Over 7,000 people packed into Rhoads Stadium in Tuscaloosa over the weekend to watch Alabama softball defeat Kentucky in two games to advance to their 13th Women’s College World Series.
Following the series-clinching 4-1 win over the Wildcats on Saturday afternoon, head coach Murphy made a statement about the popularity of softball during his postgame interview. He then challenged athletic directors around the country to help continue growing the game.
Alabama softball has made an appearance in every single super regional since the format began in 2005 and has appeared in the Women’s College World Series 12 times in history.
The success on the field has translated to success in revenue. Crimson Tide Softball brought in more money than any other women’s sport on campus in 2019 by earning $1,314,124 according to the University’s annual athletics report, and the fourth highest-earning athletic program at the University of Alabama.
According to an article by the Saint Peter’s Tribune, Alabama softball was one of 70 teams across the country to earn at least $1 Million in 2018. One sign of that is the growth in coverage.
Every game of the 2021 regionals was broadcasted by the ESPN family of networks, whether it be on cable or digital platforms such as SEC Network+. History was made this weekend, as game two between Oklahoma and Washington was broadcasted by ABC for the first time ever.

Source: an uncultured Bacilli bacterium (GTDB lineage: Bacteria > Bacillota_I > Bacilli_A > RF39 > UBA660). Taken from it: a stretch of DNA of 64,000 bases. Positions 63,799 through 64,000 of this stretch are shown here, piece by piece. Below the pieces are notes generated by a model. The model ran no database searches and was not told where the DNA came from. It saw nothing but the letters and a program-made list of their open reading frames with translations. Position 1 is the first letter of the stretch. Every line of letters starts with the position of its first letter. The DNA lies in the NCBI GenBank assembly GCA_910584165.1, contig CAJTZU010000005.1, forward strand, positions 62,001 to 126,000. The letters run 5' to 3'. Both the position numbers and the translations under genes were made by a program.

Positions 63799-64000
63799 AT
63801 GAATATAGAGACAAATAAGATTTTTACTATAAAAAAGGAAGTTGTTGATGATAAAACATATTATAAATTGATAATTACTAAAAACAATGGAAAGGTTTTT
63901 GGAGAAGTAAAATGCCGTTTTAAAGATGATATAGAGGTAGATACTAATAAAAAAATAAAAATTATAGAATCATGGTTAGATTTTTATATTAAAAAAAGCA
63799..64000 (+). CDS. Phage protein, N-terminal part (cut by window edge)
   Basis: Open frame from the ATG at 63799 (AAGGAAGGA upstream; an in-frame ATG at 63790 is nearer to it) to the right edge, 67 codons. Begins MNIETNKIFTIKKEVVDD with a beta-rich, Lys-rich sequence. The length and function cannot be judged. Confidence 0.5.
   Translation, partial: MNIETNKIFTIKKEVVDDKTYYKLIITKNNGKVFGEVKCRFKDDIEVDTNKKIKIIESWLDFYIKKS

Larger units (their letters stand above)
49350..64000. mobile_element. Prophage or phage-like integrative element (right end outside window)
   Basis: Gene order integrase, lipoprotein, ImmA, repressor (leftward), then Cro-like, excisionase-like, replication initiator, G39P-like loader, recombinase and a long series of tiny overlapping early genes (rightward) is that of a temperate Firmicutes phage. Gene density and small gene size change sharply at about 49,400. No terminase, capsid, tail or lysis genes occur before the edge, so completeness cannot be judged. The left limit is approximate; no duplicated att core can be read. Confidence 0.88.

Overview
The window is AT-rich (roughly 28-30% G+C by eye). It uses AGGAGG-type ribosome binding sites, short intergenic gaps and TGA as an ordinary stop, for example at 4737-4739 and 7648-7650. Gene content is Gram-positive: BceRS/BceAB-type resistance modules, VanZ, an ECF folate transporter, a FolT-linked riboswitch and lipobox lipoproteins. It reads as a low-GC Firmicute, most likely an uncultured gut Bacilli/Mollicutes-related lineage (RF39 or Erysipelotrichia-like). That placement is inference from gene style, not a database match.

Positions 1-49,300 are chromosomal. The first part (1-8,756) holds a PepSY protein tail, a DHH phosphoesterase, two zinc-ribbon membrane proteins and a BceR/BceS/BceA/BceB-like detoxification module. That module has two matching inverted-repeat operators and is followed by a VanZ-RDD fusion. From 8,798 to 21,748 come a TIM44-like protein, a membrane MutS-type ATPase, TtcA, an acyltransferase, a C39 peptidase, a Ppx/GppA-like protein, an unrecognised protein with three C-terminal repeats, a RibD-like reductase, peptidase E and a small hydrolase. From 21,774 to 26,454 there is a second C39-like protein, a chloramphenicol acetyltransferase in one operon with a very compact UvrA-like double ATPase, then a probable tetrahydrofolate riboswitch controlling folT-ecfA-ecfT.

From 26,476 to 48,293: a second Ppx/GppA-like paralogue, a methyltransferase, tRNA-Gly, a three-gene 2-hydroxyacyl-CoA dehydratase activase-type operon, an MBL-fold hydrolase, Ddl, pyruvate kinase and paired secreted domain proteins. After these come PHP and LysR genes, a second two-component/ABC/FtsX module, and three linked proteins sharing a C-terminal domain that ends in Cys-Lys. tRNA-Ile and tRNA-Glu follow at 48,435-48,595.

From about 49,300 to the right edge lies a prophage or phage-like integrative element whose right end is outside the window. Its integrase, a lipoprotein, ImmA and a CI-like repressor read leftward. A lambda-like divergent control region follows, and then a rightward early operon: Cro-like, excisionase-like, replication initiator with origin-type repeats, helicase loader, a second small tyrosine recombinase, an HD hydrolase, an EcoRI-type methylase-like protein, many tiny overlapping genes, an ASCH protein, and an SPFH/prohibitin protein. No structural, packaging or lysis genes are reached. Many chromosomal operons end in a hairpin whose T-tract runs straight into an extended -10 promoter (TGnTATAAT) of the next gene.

The growth of the sport has allowed many universities to add softball, such as Duke and Clemson. The two Atlantic Coast Conference universities have added softball programs over the last three seasons, and went deep into their respective regional rounds against SEC teams who are headed to the Women’s College World Series. Duke played well in the Athens Regional before falling to Georgia, while Clemson made it to the Tuscaloosa regional final against Alabama.
The quote from Murphy was fueled by last weekend’s attendance numbers at Rhonda Stadium. In two games, over 7,000 fans attended the Tuscaloosa Super Regional. As Murphy mentioned, he had hundreds of requests for tickets before they were available to the general public.
I believe that his quote had multiple meanings. It was a challenge to university athletic directors of schools who already have a program to invest more money into their softball programs, whether it be upgrading facilities, expand seating, or increasing marketing.
It could have also been a message to those universities who do not have a softball program, such as Vanderbilt, the only Southeastern Conference institution to not field a team. The Southeastern Conference had 12 teams compete in the NCAA regionals, with South Carolina being the lone team left out. Having Vanderbilt in the league. with the success of the Commodore baseball program, and appeal of Nashville as a whole, it is hard to think that Vanderbilt Softball would not be successful in a few years.
It’s easy to see why softball is a growing support, both in revenue and popularity. The pageantry in Tuscaloosa that is shown every home game as well as the positive, fighting spirit that each team shows no matter the score, make Softball a hot ticket.
I echo Murph’s comments… “invest in softball.”